Melissa and Suzanne came to spend part of their summers and December holidays with my husband and me when we lived on the West Coast. With our move to the East Coast, holidays became impractical, but the girls would stay with us most of July and August.
Then due to an unfortunate turn of events in the form of an abusive stepfather, the girls came to live with us for several years. I found out that summer fun is not the same as daily living. Everyday step-parenting required much more of me. Here are some of the ways I made mistakes in my
Below are 5 mistakes I made as a stepmom, and some of the lessons I learned.
1. Thinking it was going to be easy to be a step-parent. After all, I had always wanted children and was very fond of my husband’s two girls. But I had no idea how much care should have gone into planning our lives together, and how we should have sat down to talk about our life changes. If I had it to do today, I would suggest a weekly sit down, both with my husband alone and with all four of us to keep tabs on our feelings and concerns.
2. Not insisting on some ground rules for discipline and boundaries. I came from a strict German upbringing while my husband was a laid-back Irishman. I was often forced into the role of disciplinarian, which I came to resent. Then there would be conflicts because he didn’t agree with me, or the girls knew he would give in to them and what they wanted. This is an issue not uncommon in regular parenting but complicated when one of you is not the birth parent. I now see where we two really needed to set some standards and establish our roles as parent and step-parent.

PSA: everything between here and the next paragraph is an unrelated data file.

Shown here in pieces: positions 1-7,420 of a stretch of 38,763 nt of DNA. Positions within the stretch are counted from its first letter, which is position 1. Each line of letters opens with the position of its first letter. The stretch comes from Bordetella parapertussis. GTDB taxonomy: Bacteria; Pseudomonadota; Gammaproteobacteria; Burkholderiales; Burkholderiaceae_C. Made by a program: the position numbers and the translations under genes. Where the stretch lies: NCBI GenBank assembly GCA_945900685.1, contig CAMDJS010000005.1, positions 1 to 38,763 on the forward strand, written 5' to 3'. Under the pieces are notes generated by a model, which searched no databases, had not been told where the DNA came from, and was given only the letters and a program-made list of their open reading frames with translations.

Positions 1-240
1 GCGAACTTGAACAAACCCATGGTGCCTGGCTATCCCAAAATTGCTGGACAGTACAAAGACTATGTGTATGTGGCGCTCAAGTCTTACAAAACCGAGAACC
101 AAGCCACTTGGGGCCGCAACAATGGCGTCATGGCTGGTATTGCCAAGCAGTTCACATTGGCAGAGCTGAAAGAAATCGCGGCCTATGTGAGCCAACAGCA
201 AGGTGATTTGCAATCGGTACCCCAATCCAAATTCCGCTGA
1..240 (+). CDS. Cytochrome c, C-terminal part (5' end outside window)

3. Recognizing my insecurities from a troubled childhood. At the time I didn’t realize I had very low self -esteem, though, I put on a good show. Jealousy and possessiveness caused me to try to be a better wife and mother than my husband’s first wife. At times, I felt lonely, insecure, and left out of their close bond. I learned I should have found a way to be less needy, and more tuned in to what my husband and his children were going through. I also learned I should have sought help or counsel for my childhood issues.
4. Not completely understanding the pain my step-daughters were going through. Torn between having to leave their mother and yet wanting to escape an abusive situation, they could have used more empathy from me. Instead, I was at times protecting my emotional territory and protecting my own frailties. I wish I had been more aware of how I could ease their pain and be less obsessed with my own.
5. Recognizing my fear of another divorce. I think I was afraid of a breakup and consequently, “walked on eggshells,” most of the time the girls were with us. I consequently learned that fear is debilitating and needs to be handled by therapy, prayer, or some healing means before it gets out of hand.
Finally, I consulted Suzanne, my step-daughter for her thoughts on my step-mothering. Suzanne refused to make any assessment of my time with her but she did have this to say:
“I think the newly minted step-parent should keep an open mind, think logically, have empathy and discuss with their partner areas of concern. And finally, to understand that no matter what, the only thing any person can control is their own reaction to a situation, good or bad, that they may face.”
Suzanne thrives today as a happy wife and mother and causes me to believe maybe my mistakes didn’t cause as much harm as I thought. That’s encouraging.